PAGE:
Most of us believe that when a cat purrs, it means she is content and happy. Researchers have shown that cats don’t just purr when they are happy. They purr for various reasons. Cats may purr when they want something, like food, from you. They may purr when they are stressed or to ease pain and heal muscles. Purring is a form of communication. Cats purr to communicate emotions and needs. Although we may never know exactly what kitty is saying when she purrs, observing the situation and her body language can help us make an informed guess.
Your cat is happy
You may notice kitty purring when you gently stroke her. She looks relaxed, laying on her back, eyes half-closed, tail mostly still. It's safe to assume that kitty is happy and content, and her purrs may be a way of saying she likes being touched and wants more. Your cat might also purr while eating or drinking to express feelings of happiness and fulfillment
For healing and pain relief
Studies have shown that the low-frequency vibration produced by purring can actually stimulate healing, particularly of bones and tendons. Science has found that whole-body vibrations of 35 to 50 Hz could help stimulate bone healing. Cats’ purr frequencies range from 25 to 150 Hz, and some suggest the vibrations could help cats keep their skeletons strong.
Even then, these studies are still in their infancy. If you think your cat has suffered a fracture, see your vet immediately. Never assume a fracture will heal on its own. If supplementing with calcium-phosphorus is necessary for stronger bones, consider adding this NaturVet Calcium-Phosphorus Powder for Cats & Dogs to your cat’s diet. Work with your vet to find the best remedy for your cat.
Mother cat-kitten language
Kittens start to purr when they are only a few days old as a way to communicate and bond with their mothers. The mother and her kittens communicate via purring from the day of birth. Kittens purr to help their mothers locate them for feeding time, and the vibrations from a mother cat's purr can help direct the kittens to nurse. This may persist with some adult cats who purr as they feed – or who purr beforehand as they try and convince their human it’s dinner time.
Your cat is hungry or wants something from you
Some cats purr when it's mealtime. Purring can also be a way for a cat to express certain needs to its human caregivers, like feeling hungry and wanting food. Purring to receive something tends to be higher pitched. It’ll sound almost like an infant’s cry. According to researchers, humans are more likely to react to this higher-pitched, urgent-sounding purr.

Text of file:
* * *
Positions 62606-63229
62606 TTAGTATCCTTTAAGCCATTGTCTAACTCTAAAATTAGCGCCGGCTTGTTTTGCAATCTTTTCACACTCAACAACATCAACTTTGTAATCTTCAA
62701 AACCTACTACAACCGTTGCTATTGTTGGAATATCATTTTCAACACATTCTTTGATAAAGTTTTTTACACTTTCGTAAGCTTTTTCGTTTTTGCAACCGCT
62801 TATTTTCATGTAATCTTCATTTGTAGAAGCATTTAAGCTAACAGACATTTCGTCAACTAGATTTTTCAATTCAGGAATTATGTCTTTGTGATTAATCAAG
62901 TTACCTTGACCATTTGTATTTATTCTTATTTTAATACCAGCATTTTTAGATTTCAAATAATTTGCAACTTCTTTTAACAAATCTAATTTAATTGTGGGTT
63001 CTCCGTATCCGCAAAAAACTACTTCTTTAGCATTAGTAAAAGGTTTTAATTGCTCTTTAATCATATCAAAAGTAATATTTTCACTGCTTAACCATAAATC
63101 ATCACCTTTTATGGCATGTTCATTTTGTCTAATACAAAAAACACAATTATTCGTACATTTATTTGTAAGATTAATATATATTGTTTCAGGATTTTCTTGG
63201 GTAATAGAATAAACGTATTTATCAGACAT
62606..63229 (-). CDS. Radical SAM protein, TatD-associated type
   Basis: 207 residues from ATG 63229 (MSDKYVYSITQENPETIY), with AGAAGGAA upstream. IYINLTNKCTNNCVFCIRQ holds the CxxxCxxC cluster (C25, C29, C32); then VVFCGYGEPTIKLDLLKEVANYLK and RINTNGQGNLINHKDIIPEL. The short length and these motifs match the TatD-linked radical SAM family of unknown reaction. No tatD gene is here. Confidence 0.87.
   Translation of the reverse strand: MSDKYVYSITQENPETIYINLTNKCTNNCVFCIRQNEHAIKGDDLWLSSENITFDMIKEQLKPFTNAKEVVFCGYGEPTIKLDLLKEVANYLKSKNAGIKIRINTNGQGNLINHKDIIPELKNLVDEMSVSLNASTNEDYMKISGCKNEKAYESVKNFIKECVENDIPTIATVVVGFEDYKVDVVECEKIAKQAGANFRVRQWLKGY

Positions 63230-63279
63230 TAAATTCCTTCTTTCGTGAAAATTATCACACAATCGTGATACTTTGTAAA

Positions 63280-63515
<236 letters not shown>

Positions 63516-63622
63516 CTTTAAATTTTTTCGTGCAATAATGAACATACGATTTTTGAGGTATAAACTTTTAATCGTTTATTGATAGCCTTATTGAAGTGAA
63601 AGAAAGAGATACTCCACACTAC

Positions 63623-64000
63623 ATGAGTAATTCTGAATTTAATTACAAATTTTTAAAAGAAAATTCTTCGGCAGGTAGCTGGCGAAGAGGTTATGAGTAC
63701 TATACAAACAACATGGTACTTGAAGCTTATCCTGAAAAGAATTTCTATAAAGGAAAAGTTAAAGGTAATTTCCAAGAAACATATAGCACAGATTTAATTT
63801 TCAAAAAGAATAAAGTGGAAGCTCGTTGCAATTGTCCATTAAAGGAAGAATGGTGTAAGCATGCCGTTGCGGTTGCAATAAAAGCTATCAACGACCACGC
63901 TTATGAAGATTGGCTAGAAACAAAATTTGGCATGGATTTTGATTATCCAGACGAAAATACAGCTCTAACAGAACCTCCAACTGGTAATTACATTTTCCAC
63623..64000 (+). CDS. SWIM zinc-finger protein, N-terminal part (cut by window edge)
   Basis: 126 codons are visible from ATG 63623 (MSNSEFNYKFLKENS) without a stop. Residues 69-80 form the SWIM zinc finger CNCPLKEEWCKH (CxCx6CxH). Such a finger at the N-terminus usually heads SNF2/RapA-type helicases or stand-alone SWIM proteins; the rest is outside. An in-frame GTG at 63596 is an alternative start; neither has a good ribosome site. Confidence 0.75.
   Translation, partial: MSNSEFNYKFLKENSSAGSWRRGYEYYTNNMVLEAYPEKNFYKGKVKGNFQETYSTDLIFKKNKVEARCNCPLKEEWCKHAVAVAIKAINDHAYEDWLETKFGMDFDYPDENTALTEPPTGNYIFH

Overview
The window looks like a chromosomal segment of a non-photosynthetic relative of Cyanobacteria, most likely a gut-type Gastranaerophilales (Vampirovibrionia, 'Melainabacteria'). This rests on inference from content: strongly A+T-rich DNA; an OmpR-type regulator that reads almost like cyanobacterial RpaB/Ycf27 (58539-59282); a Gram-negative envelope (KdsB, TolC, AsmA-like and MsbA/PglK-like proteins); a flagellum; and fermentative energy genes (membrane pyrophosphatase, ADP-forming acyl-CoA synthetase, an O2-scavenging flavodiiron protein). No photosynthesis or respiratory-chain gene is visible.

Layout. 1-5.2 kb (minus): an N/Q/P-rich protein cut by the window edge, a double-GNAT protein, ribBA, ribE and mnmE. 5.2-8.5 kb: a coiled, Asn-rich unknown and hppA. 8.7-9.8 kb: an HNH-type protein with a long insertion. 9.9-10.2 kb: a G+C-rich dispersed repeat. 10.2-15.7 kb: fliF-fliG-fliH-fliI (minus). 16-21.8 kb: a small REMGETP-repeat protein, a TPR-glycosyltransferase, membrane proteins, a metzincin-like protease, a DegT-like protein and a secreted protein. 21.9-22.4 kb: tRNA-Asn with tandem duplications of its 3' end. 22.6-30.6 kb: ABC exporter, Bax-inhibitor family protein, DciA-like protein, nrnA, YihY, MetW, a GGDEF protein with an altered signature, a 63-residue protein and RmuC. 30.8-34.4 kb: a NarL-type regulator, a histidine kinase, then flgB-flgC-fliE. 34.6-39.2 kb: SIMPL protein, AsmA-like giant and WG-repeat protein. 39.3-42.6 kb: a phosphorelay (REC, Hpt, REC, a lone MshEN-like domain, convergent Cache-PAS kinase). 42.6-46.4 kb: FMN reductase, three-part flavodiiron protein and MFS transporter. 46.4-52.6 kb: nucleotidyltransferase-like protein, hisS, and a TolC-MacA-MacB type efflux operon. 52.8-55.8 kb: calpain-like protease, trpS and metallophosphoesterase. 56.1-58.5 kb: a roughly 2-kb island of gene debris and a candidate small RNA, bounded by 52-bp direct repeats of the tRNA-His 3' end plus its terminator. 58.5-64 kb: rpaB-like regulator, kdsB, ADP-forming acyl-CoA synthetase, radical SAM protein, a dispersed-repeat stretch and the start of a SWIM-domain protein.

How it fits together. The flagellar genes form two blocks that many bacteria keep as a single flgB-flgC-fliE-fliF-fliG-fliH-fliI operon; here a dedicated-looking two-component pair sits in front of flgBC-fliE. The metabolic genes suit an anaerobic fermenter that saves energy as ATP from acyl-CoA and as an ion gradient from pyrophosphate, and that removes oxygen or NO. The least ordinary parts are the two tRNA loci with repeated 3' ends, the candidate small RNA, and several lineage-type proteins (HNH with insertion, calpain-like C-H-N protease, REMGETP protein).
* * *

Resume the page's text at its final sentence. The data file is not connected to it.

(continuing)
A bored cat may purr too but this is usually accompanied by excessive meowing. Other signs of boredom may include over-grooming and over-eating. Play is the best way to prevent boredom. Provide a combination of interactive toys, plenty of high places to climb, scratching posts, and perches to combat boredom. Give her a crinkle toy like this FuzzYard Dumplings Cat Plush Toy to encourage play and set up a perch in front of secure windows to let your cat view the outside world. All these can go a long way in helping to entertain your cat and keep her mentally and physically stimulated in the right way.
To greet other cats
Your cat might also purr upon seeing another familiar cat as a way to greet the other cat.
Exactly what they are communicating isn't clear yet to scientists. but it is believed to be a way to let the other cat know they are friendly and approachable.
Your cat is stressed
While purring is most commonly associated with an expression of cat happiness, your cat may also purr while stressed or anxious. Purring can be a way to self-soothe and calm down.
Here’s how you can tell if your cat is purring because of anxiety. An anxious purr may have a slightly higher pitch than a contentment purr. The purr is often paired with panting. In some cases, the purring may appear to be intentional while in cases like expressing contentment, purring is more of an automatic reaction.
It is important you spot the signs of stress in cats and try to reduce that stress as much as possible. Signs of a stressed cat apart from the purring.
Latest researchers have identified the possibility that the cat’s purr may not just be of benefit to the cats themselves. The purr has a big benefit for humans too. We’ve always responded to purring’s psychological effects. It calms us and pleases us. We respond to a cat’s purr as a calming stimulus, and science believes that we may have even genetically selected cats with more propensity to purr.
HERES KATHERINE'S INFO
Katherine is a Pet Nutrition Specialist and GDP’s Pet Wellness Advisor. She is committed to helping pet owners make informed dietary and lifestyle choices in nurturing healthy pets. Katherine is also a practicing Nutritional Therapist (human nutrition) and has been helping hundreds of clients to heal naturally with nutrients.